The district was very hot and very dry with temperatures above 100 degrees daily. Dryland cotton was being zeroed out through insurance, and irrigated cotton that remained was in poor to fair condition as producers struggled to keep up with water demands. Very little hay was being produced from irrigated pastures. Corn was mature and drying down, and harvest should start soon with below-average yields expected. Harvested acres were expected to be limited as many corn acres went to silage due to irrigation limits early in the season. Irrigated sorghum was fair, but yields were expected to be down. Trees of all species were dropping leaves early. Insect pest problems were increasing. Livestock producers were thinning herds and liquidating stock.
Conditions continued to deteriorate due to extreme heat and drought. Most rangeland grasses and certain water-intensive deciduous plants continued to go into dormancy due to lack of moisture. Corn and milo harvest continued with well-below average yields reported. Rangelands continued to be extremely dry with elevated fire danger. Cotton fared well in the hot conditions but was being heavily irrigated. Herd numbers were still being culled. Livestock were still being supplemented and many were being sold because of drought. Rivers and tanks were drying up.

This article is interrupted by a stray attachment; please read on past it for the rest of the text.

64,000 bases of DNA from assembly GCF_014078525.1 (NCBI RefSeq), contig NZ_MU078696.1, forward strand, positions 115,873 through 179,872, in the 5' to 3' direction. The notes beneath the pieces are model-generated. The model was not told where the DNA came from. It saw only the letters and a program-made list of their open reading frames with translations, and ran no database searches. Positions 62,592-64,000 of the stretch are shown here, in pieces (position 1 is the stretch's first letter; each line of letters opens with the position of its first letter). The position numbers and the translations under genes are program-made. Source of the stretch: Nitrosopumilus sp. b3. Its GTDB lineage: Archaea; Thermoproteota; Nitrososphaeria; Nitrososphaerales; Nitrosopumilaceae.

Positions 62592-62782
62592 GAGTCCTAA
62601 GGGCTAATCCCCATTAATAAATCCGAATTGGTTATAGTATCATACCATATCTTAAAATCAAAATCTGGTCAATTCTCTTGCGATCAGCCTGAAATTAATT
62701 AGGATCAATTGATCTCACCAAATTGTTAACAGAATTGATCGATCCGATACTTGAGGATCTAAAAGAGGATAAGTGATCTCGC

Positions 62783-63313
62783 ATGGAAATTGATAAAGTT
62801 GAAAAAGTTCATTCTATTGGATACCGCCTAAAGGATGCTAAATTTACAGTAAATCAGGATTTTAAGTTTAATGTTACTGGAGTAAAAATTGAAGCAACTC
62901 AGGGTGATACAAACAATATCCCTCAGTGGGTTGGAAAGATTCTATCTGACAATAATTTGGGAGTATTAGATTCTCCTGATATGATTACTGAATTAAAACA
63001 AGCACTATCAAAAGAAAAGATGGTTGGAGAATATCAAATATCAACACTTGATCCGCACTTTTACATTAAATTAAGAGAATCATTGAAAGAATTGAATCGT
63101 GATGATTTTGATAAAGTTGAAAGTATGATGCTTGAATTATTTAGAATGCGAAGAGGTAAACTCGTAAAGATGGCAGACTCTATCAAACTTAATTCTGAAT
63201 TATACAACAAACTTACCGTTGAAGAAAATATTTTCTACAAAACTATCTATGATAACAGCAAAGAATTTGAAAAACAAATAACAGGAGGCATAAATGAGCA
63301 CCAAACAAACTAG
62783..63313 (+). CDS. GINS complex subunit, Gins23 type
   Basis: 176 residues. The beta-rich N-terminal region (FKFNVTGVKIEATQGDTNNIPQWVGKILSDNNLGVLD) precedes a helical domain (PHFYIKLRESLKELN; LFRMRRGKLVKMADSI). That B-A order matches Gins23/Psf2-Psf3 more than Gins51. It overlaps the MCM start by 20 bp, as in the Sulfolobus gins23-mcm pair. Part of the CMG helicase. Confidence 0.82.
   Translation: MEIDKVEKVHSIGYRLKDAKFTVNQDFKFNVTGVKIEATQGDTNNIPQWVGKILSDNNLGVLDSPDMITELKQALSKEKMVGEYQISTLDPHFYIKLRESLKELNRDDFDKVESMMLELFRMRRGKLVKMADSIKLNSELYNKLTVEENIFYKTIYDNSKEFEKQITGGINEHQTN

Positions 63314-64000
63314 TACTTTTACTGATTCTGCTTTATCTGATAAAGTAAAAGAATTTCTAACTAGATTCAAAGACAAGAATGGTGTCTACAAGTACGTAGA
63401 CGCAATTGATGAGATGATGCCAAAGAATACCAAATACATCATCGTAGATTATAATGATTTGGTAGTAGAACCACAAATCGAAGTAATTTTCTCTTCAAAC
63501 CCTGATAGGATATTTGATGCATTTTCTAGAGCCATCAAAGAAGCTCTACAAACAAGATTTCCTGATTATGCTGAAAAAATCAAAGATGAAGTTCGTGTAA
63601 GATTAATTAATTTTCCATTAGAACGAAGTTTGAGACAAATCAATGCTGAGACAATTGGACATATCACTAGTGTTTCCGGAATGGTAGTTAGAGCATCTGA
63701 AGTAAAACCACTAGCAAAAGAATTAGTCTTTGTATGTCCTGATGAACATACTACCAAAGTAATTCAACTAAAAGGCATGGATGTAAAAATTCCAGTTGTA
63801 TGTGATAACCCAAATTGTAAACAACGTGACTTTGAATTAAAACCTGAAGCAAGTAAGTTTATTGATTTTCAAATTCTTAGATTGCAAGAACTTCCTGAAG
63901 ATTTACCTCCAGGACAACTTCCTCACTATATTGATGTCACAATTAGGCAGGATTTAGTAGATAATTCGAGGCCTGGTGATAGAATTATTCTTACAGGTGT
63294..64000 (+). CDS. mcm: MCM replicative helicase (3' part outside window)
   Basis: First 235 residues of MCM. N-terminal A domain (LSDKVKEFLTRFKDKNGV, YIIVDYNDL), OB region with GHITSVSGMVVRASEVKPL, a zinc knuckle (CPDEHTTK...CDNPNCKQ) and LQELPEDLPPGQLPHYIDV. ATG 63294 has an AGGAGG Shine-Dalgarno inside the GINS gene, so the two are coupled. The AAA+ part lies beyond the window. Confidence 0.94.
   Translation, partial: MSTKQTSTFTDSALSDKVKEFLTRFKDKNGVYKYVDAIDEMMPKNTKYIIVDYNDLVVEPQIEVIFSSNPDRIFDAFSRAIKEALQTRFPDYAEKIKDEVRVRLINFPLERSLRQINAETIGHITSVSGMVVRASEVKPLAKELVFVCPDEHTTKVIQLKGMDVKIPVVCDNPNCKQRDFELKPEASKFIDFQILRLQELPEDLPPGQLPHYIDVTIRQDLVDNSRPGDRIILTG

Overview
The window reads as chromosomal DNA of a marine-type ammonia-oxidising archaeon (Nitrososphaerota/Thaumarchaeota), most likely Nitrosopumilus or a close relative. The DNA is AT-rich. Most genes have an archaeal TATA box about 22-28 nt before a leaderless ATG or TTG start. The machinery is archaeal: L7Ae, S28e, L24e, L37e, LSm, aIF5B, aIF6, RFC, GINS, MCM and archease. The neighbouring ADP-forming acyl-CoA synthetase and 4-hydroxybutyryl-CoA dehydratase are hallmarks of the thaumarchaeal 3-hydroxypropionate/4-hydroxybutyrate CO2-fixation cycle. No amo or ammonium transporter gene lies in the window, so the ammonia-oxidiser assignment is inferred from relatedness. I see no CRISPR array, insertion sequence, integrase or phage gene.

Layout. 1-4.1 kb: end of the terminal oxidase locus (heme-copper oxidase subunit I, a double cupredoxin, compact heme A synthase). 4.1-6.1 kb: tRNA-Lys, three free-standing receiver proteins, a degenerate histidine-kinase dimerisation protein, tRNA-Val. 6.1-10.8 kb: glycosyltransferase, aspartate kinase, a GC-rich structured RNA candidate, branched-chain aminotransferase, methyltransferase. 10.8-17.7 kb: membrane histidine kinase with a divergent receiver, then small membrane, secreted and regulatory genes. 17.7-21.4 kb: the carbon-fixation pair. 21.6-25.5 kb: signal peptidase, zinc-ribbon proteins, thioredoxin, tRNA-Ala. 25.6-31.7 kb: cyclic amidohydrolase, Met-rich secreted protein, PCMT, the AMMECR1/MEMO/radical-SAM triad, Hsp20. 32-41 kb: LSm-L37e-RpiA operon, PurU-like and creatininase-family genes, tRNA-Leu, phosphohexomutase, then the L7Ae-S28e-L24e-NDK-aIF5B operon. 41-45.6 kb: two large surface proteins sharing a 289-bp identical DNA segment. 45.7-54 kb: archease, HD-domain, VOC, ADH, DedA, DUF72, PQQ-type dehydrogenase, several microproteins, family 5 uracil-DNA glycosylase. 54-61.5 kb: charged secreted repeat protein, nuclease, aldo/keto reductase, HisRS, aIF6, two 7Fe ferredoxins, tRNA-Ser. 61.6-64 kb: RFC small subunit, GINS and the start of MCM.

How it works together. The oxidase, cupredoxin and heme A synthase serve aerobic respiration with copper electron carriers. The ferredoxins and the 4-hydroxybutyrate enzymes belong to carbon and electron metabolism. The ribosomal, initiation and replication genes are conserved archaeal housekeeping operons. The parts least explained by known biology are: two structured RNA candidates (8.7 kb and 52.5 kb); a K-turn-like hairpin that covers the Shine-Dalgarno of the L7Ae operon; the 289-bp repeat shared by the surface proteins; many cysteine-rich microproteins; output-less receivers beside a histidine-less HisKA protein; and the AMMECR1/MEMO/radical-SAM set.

Soil moisture conditions were very short to short across the district with triple-digit temperatures reported. High daytime temperatures reached 110 degrees with no rainfall reported. Irrigated crops looked fair. Corn harvest continued. Cotton was still in the blooming stage in some areas, and harvest was underway in others. Many cotton acres continued to struggle and might not be harvested. Producers also started harvesting sesame fields. Most early planted grain corn and sorghum was harvested with poor yields reported. Peanuts were pegging. Citrus and sugarcane continued to be irrigated. Water levels in Falcon Lake were very low. Rangeland and pasture conditions continued to decline, and supplemental feeding for cattle continued. Hay harvests were well below normal, and supplies were tightening leading to rising bale prices. Deliveries of hay were increasing. Cattle producers were thinning or liquidating herds. Sale barns were reporting lower prices on cattle with fair to poor body condition scores. Sunflower and sorghum food plots were in poor condition. Wildlife, including deer, were being provided supplemental feed, and fawn sightings were reported. Feed prices continued to be high.